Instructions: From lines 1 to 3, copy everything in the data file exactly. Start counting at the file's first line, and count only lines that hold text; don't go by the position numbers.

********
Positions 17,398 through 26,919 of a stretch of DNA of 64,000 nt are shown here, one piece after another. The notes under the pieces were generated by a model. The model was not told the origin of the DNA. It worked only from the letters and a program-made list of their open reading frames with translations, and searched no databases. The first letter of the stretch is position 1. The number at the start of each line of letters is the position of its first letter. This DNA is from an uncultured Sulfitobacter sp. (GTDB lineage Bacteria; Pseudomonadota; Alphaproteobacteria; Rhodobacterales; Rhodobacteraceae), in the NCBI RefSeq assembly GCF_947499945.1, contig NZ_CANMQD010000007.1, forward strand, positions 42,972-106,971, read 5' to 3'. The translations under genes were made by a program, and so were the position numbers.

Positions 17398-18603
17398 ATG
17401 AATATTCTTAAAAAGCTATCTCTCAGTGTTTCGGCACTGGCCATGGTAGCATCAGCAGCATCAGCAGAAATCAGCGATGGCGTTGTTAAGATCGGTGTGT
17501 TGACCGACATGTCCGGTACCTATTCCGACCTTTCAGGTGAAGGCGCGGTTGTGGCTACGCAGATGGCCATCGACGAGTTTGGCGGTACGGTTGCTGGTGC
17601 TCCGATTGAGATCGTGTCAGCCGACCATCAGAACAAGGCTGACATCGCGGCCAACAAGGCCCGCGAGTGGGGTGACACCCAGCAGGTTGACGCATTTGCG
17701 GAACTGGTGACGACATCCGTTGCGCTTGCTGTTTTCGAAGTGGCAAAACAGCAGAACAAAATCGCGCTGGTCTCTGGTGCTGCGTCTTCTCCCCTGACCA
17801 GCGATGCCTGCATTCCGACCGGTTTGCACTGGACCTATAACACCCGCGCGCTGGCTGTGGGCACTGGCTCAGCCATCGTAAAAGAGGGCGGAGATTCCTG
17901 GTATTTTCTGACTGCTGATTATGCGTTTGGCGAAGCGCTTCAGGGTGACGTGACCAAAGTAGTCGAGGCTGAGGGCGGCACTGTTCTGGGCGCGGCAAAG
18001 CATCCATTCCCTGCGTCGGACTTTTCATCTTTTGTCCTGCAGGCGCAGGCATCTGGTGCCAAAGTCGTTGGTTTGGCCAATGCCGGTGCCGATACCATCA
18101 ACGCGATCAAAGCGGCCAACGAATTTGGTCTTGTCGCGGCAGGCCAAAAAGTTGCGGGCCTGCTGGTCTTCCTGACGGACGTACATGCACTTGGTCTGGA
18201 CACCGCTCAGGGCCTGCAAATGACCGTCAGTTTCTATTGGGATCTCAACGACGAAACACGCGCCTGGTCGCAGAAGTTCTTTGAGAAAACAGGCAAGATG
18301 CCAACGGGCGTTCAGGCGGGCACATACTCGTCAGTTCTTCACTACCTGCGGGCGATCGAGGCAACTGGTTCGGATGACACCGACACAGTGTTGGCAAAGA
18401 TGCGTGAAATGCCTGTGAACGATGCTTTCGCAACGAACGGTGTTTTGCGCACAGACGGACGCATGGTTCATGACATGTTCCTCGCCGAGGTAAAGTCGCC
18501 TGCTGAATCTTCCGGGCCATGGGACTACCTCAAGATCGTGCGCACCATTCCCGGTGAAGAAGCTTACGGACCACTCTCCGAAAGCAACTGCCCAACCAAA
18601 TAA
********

Positions 17,398 through 26,919 of a stretch of DNA of 64,000 nt are shown here, one piece after another. The notes under the pieces were generated by a model. The model was not told the origin of the DNA. It worked only from the letters and a program-made list of their open reading frames with translations, and searched no databases. The first letter of the stretch is position 1. The number at the start of each line of letters is the position of its first letter. This DNA is from an uncultured Sulfitobacter sp. (GTDB lineage Bacteria; Pseudomonadota; Alphaproteobacteria; Rhodobacterales; Rhodobacteraceae), in the NCBI RefSeq assembly GCF_947499945.1, contig NZ_CANMQD010000007.1, forward strand, positions 42,972-106,971, read 5' to 3'. The translations under genes were made by a program, and so were the position numbers.

Positions 17398-18603
17398 ATG